Page:Popular Science Monthly Volume 80.djvu/61

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RESEARCH INSTITUTIONS IN PURE SCIENCE

time vivacious, convincing, and dependable, by persons who have merely "read up" on biology with nothing but an elementary training to start from. Only persons constantly occupied with the first-hand gathering of data, with the making and testing of hypotheses, and with the submitting of results and conclusions to fellow workers for criticism and verification, can do the safest teaching in these ways.

Here comes not only the opportunity but the obligation of those whose vocation is in research institutions. The university teacher may generally be considered to have done his share when in addition to his research work he has instructed his regular classes. Those, on the other hand, whose lots are cast in institutions of research, being relieved of the round of duties incident to the university professorship, would seem to be marked as the ones to use such instruments of general education as are most suitable for reaching the great public outside the schools and colleges. The press, as already said, is probably the most available and powerful of all such instrumentalities.

I would not be understood to mean that every person regularly employed by institutions of research in non-industrial science should be held responsible for a certain amount of popular writing or lecturing or arranging of collections or the like. Such an idea put into practise would undoubtedly carry disaster in its train not alone to the institutions, but to the cause designed to be promoted. My view is that these institutions, as institutions, ought to hold themselves obliged, from time to time, to give out in a form readily accessible to and comprehensible by the rank and file, the results of their most significant achievements. Indeed, I am willing to go a step farther and say that such institutions might well be held to something of the sort by their boards of administration. I am persuaded that such a course would be, in the long run, not only not obstructive, but actually promotive, of the work of investigation itself.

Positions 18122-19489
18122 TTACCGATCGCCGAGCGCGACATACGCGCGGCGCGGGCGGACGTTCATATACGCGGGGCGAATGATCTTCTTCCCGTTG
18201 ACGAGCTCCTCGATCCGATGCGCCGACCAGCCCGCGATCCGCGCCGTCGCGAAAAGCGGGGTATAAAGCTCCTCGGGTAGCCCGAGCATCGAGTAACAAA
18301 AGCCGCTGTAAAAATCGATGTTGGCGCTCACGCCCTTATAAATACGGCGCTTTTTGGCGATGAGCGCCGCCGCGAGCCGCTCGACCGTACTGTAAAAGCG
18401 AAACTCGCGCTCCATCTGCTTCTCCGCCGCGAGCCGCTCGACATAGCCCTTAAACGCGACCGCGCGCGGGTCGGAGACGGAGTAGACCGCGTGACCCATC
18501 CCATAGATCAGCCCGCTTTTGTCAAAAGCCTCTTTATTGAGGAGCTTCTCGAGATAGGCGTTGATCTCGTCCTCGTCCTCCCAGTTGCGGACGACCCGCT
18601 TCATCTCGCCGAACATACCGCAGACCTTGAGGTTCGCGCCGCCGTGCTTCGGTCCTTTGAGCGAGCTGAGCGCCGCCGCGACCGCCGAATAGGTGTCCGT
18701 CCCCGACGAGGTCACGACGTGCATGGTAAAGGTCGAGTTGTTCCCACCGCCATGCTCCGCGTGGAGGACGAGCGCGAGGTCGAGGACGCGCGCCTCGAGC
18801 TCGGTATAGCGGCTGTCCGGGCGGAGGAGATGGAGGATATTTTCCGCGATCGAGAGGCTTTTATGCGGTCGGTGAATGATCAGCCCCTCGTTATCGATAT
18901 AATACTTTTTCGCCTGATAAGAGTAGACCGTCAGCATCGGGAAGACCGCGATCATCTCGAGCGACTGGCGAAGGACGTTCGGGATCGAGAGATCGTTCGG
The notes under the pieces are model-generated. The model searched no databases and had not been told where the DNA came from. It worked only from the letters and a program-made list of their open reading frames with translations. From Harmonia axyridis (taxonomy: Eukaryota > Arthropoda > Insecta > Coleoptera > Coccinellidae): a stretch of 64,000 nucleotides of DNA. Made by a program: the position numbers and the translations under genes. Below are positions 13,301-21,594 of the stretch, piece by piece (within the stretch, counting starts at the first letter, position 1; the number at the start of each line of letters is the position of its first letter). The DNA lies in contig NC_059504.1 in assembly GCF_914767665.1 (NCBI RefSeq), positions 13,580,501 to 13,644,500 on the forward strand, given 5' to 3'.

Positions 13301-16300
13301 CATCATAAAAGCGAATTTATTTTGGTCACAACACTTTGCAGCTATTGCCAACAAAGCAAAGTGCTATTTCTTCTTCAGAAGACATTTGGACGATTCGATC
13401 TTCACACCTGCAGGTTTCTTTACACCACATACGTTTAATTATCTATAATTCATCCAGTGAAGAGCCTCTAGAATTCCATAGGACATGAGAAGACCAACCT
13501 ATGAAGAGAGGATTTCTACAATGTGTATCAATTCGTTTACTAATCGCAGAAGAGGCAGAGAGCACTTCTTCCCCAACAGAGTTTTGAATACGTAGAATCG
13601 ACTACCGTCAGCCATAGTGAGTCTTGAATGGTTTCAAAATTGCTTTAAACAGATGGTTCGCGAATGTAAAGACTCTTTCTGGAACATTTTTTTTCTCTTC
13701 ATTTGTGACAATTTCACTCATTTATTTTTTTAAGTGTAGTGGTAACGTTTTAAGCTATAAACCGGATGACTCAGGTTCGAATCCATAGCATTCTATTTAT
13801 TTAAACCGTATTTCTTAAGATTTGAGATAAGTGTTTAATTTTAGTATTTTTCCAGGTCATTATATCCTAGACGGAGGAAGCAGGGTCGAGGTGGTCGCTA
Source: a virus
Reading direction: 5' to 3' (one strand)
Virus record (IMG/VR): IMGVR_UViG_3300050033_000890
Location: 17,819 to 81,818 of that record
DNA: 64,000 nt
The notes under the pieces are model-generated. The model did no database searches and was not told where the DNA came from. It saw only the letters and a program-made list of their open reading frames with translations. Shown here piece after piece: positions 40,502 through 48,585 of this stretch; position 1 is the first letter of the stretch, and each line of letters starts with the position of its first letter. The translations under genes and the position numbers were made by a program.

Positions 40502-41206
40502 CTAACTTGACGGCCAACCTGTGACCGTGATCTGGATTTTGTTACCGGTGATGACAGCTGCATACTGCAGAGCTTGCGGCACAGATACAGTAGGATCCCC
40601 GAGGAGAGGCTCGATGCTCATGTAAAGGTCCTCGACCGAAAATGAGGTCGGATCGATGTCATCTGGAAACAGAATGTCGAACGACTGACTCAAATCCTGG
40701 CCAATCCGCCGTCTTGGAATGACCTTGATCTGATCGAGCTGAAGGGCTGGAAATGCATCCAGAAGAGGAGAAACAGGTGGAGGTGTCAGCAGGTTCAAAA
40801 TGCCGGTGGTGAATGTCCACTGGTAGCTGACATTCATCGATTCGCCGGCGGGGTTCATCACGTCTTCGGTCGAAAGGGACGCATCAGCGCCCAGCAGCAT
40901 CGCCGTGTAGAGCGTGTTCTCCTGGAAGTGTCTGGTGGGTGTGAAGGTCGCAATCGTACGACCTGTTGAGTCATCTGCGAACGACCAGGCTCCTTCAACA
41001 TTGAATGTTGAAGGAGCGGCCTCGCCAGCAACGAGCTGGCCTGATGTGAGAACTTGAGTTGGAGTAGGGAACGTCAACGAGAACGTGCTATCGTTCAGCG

It is true something in this way is being done by some, possibly all, of the research foundations of the country. But in very few, if any, so far as I can judge, is the doing accepted as a weighty obligation and as a set policy. So it happens that what is done is an exceedingly small fraction of what ought to be and might be done.

Under its present management the Marine Biological Station of San Diego holds duties in this direction to be as incumbent upon it as are those of making discoveries about the Pacific Ocean and the things that live in it.